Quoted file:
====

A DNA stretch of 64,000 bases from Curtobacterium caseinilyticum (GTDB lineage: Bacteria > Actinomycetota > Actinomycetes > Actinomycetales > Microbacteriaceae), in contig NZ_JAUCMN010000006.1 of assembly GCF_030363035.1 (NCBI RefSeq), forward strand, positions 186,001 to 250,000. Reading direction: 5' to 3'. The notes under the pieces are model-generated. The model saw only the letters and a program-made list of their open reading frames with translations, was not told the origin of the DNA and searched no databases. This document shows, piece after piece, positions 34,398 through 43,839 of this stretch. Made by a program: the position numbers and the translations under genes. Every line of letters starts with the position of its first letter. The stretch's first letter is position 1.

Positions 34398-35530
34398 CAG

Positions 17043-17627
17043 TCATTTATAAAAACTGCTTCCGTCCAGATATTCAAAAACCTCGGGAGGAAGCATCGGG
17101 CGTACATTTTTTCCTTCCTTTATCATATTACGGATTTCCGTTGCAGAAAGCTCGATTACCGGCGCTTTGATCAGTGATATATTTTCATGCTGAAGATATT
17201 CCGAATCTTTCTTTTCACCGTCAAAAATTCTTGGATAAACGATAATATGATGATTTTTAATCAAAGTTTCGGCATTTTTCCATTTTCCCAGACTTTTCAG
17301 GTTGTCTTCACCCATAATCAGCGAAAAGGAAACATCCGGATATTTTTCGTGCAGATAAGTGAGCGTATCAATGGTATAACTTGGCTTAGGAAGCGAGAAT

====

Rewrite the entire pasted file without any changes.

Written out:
A DNA stretch of 64,000 bases from Curtobacterium caseinilyticum (GTDB lineage: Bacteria > Actinomycetota > Actinomycetes > Actinomycetales > Microbacteriaceae), in contig NZ_JAUCMN010000006.1 of assembly GCF_030363035.1 (NCBI RefSeq), forward strand, positions 186,001 to 250,000. Reading direction: 5' to 3'. The notes under the pieces are model-generated. The model saw only the letters and a program-made list of their open reading frames with translations, was not told the origin of the DNA and searched no databases. This document shows, piece after piece, positions 34,398 through 43,839 of this stretch. Made by a program: the position numbers and the translations under genes. Every line of letters starts with the position of its first letter. The stretch's first letter is position 1.

Positions 34398-35530
34398 CAG

Positions 17043-17627
17043 TCATTTATAAAAACTGCTTCCGTCCAGATATTCAAAAACCTCGGGAGGAAGCATCGGG
17101 CGTACATTTTTTCCTTCCTTTATCATATTACGGATTTCCGTTGCAGAAAGCTCGATTACCGGCGCTTTGATCAGTGATATATTTTCATGCTGAAGATATT
17201 CCGAATCTTTCTTTTCACCGTCAAAAATTCTTGGATAAACGATAATATGATGATTTTTAATCAAAGTTTCGGCATTTTTCCATTTTCCCAGACTTTTCAG
17301 GTTGTCTTCACCCATAATCAGCGAAAAGGAAACATCCGGATATTTTTCGTGCAGATAAGTGAGCGTATCAATGGTATAACTTGGCTTAGGAAGCGAGAAT